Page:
We did hit some beaches on the way home but saw nothing except some churned up beach water. Driving up the barrier islands we were about 5 miles from the house when we ran into a wind driven wildfire burning and the road closed. We ended up having to back-track to the bridge 25 miles back to the south, cross over and come back up Hwy 1 on the mainland.
For the next two days we had a guide, Capt. Scott Nickels. The plan was to hit the Mosquito Lagoon for redfish one day and then go offshore for cobia and tripletail the other. The weather had other plans. We awoke to more high winds and cool temps on Wednesday morning and the lagoon was really our only option. We met Capt. Scott and headed for the launch. We immediately got cursed for the day right out of the launch. Scott went to put a towel in the back hatch and suddenly a black cat jumped out of the hatch, into the lagoon and swam off to a small mangrove island right off the ramp. The cat had evidently jumped in the boat when he was loading up in the morning and was a bit agitated from the ride to the launch. There was no hope to catch the cat but I'm pretty sure that was our jinx for the day along with the wind. The rest of the day was about cat jokes and all of the cat-fish we saw reminded Scott of the poor cat on the island.
We fished hard all day and actually saw quite a few fish but the wind made spotting them difficult until we were on top of them and spooked them. The few fish we saw that were actually feeding and not spooked were almost always up-wind which was down-sun from us and the casting was nearly impossible in the 20-25 knot winds. It was just one of those days. I was shivering all day from the cold, I obviously had not brought enough clothes on the trip with me and was getting more wind-burned than sun-tanned on my face. I started to think that the fish were having a hard time seeing our brownish flies in the tea-colored and often murky water so I switched to a new pattern, a Gold Crab that I had just read about and tied a few just in case. My theory was that the flash of the fly would allow the fish to see it better. Basically it is a Kwan tied with gold mylar tubing for the body and I tied it in chartreuse and in tan/orange.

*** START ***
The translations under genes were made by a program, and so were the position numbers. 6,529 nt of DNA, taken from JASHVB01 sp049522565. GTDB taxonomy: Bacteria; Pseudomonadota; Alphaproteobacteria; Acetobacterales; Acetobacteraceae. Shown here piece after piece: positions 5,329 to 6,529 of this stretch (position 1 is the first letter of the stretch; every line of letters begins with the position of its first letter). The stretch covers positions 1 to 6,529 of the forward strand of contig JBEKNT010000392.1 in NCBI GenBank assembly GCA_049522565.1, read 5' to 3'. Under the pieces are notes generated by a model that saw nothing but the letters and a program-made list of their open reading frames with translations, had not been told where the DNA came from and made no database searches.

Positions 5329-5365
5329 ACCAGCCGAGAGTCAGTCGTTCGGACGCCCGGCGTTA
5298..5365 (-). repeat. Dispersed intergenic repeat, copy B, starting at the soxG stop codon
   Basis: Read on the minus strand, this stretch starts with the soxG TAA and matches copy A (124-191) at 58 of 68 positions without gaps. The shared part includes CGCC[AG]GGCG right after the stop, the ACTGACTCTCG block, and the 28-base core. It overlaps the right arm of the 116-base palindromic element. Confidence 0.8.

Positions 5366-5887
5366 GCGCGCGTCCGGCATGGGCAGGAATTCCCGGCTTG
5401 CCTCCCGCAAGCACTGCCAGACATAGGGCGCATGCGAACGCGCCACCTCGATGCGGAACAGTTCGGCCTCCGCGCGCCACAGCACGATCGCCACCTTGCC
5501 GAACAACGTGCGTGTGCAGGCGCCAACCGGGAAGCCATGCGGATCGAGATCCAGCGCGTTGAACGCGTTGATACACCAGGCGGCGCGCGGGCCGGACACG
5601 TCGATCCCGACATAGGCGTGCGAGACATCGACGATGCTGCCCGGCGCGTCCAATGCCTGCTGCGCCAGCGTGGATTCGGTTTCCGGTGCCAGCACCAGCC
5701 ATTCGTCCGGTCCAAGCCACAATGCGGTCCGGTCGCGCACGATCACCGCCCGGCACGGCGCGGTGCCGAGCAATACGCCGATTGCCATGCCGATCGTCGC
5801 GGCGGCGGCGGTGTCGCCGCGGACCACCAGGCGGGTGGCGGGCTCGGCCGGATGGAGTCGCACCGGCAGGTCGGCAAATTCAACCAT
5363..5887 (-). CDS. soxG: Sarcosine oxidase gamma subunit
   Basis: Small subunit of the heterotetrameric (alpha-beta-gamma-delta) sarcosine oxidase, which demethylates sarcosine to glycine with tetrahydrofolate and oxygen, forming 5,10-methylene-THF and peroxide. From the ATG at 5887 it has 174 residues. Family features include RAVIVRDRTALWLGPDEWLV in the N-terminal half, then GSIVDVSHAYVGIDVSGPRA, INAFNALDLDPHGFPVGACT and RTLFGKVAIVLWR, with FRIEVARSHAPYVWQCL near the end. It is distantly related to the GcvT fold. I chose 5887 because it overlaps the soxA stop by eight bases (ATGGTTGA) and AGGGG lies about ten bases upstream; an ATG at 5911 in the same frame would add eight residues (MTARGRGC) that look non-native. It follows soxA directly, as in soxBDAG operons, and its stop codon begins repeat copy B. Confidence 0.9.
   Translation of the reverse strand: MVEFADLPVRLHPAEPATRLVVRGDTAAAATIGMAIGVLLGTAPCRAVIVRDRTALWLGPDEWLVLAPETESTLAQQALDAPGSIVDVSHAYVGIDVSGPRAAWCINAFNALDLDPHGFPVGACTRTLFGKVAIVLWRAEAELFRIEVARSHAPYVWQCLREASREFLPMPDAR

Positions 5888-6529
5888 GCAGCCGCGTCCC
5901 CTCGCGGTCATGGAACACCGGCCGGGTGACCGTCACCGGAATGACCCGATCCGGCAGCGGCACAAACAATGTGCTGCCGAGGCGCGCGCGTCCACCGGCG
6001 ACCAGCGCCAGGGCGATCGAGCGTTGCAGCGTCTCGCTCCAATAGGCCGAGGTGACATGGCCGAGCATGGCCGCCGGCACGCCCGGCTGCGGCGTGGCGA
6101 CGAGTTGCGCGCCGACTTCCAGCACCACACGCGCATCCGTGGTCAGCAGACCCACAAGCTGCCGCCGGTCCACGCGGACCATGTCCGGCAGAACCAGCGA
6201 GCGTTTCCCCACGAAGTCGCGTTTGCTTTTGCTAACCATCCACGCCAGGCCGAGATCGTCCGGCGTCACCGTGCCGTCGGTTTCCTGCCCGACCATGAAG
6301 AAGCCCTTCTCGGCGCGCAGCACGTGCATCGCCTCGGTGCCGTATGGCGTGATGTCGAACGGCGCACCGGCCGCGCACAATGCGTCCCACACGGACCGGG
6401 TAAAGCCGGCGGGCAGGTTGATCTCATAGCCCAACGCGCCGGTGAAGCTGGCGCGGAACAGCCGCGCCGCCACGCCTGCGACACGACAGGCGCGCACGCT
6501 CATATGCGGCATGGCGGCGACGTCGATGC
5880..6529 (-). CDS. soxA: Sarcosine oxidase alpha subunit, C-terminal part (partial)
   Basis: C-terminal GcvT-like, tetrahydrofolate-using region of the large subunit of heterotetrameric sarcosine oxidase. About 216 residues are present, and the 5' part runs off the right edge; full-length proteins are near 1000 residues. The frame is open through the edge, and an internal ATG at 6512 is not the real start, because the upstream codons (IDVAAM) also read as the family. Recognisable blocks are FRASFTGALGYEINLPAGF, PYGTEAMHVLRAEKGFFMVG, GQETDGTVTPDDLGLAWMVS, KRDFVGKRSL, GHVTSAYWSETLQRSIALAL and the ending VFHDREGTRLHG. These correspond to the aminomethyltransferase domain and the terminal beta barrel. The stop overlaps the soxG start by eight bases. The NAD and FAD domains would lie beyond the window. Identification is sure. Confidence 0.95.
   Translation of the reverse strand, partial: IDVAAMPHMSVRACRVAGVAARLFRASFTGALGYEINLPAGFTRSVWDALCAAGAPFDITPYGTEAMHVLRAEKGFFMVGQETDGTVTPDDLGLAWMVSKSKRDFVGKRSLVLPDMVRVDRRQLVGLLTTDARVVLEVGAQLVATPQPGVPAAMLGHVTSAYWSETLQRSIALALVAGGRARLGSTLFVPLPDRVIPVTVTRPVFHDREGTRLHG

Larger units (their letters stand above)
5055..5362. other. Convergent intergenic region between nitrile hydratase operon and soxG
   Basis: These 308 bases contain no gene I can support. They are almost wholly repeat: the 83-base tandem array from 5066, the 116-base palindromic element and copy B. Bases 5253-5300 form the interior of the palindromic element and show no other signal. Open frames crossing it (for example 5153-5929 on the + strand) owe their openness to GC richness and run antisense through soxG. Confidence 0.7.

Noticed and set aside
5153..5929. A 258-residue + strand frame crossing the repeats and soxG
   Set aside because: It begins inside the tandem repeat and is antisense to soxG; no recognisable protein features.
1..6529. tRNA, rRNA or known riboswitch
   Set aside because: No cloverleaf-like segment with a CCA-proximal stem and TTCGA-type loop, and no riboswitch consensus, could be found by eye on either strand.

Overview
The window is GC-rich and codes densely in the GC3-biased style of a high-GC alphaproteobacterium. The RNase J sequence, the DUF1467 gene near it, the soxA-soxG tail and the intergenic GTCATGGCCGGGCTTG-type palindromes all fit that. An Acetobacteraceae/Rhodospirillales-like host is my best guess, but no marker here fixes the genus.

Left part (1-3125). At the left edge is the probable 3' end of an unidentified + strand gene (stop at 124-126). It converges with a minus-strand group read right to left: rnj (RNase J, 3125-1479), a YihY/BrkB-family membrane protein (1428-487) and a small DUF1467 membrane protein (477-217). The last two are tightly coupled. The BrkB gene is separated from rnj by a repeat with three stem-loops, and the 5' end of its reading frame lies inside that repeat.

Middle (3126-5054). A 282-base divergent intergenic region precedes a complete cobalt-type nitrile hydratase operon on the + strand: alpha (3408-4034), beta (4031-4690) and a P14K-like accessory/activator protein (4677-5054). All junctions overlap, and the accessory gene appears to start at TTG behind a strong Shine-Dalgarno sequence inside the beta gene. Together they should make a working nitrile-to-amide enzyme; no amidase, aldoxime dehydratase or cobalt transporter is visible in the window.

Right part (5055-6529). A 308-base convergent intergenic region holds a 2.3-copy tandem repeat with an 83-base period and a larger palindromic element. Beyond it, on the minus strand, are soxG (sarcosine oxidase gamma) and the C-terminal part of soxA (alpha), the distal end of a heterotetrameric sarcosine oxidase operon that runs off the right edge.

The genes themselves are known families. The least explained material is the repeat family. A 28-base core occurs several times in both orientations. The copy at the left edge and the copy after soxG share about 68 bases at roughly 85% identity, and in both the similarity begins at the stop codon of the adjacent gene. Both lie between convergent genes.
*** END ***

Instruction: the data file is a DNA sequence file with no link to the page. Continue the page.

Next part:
We were fishless as the day wore on and on the last flat I was up and we just were not even seeing fish any longer. We called it a day but had about 15 feet of flat to get off before we could start the motor. It was the bottom of the 9th with 2 outs and 2 strikes. Just then I saw a fish down-wind, cast my chartreuse Gold Crab to it, twitched the fly twice and was finally into my first redfish on the fly. The fish made a good run out, came back then decided to go circle the push-pole and run around the back of the boat a while. I managed to keep from tangling up and soon had my first redfish at the boat. Literally the last chance to cast at the end of the day ended the skunk.
|My first Redfish||Close-up of the Gold Crab|
The next day the wind was down a bit but the clouds were up and it got colder. We were on a flats boat with fleece on and still were getting cold. Conditions were better with the wind down but on our first run down Tiger Shoals where we saw tons of fish the day before we were seeing nothing. A tail would come up and then we'd never see the fish again. About 2/3 of the way down the big flat I was up and we saw a school of fish working. I made a cast, a fish turned, and on the 2nd strip the fish took. Soon I had my second redfish to the boat and my hopes were up that things were turning around. We tried to find the school again and ended up chasing them around in circles a bit but they never stopped to feed and soon disappeared completely.